Above Jefferson, Pa.: Memorable lunch break brings 2 neat aerial views of borough’s square

Linked in/Neat stuff, below: York’s factory tours/Dover’s notables
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Some month ago, Eric Krebs provided us with an aerial look at Jefferson’s Square at Christmas. He’s come through again, with two daylight views of the neat green area in the middle of this southwestern York County borough. In this phot, his camera is pointed from east to west. Below, he captures the square at a lower elevation, or at least with a stronger lens. The square was in the news recently after a longtime exhibit there – a World War I cannon – was restored and remounted in this green area. Also of interest, a story about Jefferson’s square – Controversial mad hatter with colorful York County name tried to topple Old Hickory.

See second aerial photo of Jefferson’s square below … .

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Nazis murdered downed World War II airman from York, Pa., Part 10

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The R.W. Zercher on this monument in Apeldoorn in the Netherlands was known as Bob Zercher in his home county of York, Pa. He worked at York Corporation, served as an airman, survived the crash of his B-17 Flying Fortress in Europe and was executed by the Nazis. Also of interest: The story unfolds: Nazis murdered downed WWII airman from York, Pa., Part 9.

A B-17 crashed in the Dutch hometown of Swiss author John Meurs in 1944, when he was 9 years old. In fact, it crash just behind the schoolboy’s house in Apeldoorn.

The Flying Fortress, from an Allied airbase, was viewed as friendly in a territory occupied by the Germans for so long in World War II.

One of those surviving the crash of the “Karen B.” was York County airman Bob Zercher.

The story of this ball-turret gunner – who shot from a cramped position under the Flying Fortress – has inspired and intrigued John Meurs.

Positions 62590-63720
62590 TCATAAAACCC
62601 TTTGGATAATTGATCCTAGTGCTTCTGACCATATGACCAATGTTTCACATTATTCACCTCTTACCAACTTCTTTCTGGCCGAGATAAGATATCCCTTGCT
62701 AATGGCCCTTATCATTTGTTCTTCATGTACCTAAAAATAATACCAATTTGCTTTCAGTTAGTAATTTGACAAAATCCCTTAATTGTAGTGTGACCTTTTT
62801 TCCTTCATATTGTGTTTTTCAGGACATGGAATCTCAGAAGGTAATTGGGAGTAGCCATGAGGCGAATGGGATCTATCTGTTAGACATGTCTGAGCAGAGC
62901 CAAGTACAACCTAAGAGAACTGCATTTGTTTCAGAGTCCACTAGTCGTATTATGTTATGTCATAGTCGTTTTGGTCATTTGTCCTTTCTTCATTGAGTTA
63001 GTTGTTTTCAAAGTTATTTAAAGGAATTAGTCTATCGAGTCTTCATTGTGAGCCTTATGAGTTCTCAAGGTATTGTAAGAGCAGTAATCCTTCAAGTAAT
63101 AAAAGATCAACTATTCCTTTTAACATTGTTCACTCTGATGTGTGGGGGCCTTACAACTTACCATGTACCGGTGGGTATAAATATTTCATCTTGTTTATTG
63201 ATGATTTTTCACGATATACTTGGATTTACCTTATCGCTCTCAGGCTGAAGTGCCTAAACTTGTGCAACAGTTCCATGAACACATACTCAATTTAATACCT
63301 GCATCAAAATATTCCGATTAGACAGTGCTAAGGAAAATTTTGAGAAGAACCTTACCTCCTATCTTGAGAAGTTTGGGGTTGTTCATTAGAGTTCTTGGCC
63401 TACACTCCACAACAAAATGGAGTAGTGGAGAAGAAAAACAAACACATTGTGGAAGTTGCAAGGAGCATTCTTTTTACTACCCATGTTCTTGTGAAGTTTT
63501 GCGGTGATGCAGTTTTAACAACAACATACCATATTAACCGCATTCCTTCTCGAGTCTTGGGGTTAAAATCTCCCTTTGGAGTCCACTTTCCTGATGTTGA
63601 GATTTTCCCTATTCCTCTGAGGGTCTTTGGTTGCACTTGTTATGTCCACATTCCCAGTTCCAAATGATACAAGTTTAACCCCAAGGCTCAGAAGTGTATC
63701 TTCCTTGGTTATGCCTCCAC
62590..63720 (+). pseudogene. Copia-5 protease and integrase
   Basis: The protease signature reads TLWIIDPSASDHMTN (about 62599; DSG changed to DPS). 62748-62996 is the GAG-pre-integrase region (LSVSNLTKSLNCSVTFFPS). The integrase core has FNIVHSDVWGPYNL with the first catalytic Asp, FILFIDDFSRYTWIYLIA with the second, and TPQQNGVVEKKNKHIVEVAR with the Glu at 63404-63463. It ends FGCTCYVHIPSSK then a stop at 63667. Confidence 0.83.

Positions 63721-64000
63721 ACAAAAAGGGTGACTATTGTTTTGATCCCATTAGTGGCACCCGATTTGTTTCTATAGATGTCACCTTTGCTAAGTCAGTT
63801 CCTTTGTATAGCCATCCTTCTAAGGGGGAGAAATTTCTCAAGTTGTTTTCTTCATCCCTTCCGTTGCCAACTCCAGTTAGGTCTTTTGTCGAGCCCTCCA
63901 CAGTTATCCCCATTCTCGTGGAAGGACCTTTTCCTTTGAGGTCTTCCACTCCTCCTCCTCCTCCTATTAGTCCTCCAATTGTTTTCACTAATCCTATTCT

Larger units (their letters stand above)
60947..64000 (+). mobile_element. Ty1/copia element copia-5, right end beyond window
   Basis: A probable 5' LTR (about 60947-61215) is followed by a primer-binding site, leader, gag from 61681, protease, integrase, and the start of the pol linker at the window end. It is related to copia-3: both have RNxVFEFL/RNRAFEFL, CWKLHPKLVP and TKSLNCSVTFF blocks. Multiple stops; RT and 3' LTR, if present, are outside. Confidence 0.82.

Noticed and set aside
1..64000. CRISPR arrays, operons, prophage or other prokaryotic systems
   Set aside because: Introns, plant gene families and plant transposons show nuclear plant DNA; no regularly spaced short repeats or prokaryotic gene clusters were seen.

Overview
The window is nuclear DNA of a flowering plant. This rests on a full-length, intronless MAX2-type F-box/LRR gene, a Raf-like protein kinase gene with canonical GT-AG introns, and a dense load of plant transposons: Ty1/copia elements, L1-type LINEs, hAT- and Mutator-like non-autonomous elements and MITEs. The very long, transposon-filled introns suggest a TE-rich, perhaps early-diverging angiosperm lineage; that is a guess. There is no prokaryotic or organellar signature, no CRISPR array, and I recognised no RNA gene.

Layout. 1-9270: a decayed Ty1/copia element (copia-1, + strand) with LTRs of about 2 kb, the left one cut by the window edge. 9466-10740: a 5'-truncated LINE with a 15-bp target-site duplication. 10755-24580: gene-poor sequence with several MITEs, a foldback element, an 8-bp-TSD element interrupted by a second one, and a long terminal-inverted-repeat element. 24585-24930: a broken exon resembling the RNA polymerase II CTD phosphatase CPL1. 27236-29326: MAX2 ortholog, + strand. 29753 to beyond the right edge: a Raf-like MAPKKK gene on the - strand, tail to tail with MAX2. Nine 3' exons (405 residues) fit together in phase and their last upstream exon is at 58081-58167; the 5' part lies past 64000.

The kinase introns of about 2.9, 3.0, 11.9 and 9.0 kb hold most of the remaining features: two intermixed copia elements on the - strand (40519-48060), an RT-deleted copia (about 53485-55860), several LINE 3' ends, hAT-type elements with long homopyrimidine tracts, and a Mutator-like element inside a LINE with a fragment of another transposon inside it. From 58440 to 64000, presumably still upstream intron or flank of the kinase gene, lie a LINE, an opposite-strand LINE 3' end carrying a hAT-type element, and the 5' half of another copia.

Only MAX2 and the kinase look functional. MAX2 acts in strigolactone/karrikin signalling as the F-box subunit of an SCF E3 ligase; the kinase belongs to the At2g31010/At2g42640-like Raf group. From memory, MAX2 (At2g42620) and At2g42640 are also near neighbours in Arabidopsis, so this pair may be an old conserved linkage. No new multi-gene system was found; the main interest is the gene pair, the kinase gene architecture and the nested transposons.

In a recent email, he wrote that his book “Not Home for Christmas” described the fate of the 34 heavy bomber crews of the 8th USAAF that did not return to their bases in England after their mission of November 26, 1944.

Now, he writing a second book on this topic – the crash of the Karen B. and its aftermath.

He’s interested in contacting descendants of one of the crew members with York, Pa., ties – Sgt. Robert W. Zercher. Here’s his contact information. Or comment below with any information or email me: jem@ydr.com.

He tells the story, appearing below, with light editing:

Continue reading “Nazis murdered downed World War II airman from York, Pa., Part 10” »

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The Big Conewago, Part II: Creek serves as physical, symbolic divider of York County culture

Don Roehm, Ganoga athletic director, leads scouts in an exercise drill near the scout altar. The year is 1921. submitted The Conewago Creek has long drawn campers, lodging in small tents and in organized camps such as the Boy Scouts’ Camp Ganoga. Athletic director Don Roehm, seen here, leads Boy Scouts in exercises in 1921. George Prowell’s ‘History of York County’ and the ‘Gazetteer of York and Adams Counties,’  give this background about the Conewago: The creek, drawing from an Indian name for ‘At the Rapids,’ was listed in official Pennsylvania documents as early as the mid-1730s. A small Indian tribe called the ‘Conewagoes’ of various spellings, was the source for the name given to the Conewago Falls or rapids in the Susquehanna above York Haven. And since those early days, the unsung Conewago Creek has shared its name with another waterway that spills into the Susquehanna from its east bank, farther north. Also of interest: Part I: Big Conewago serves as physical, symbolic divider of York County culture.

 

Its drainage area is immense, but the Conewago Creek often receives less public mention than other major York County waterways.

That was so until recently, when nitrate-rich runoff from a chemical fire in Adams County made its way into the creek and moved through 60 meandering miles to the Susquehanna, killing about 10,000 fish along the way.

As we shall see, the usually unsung Conewago Creek played a leading role in York County’s history and how residents have lived.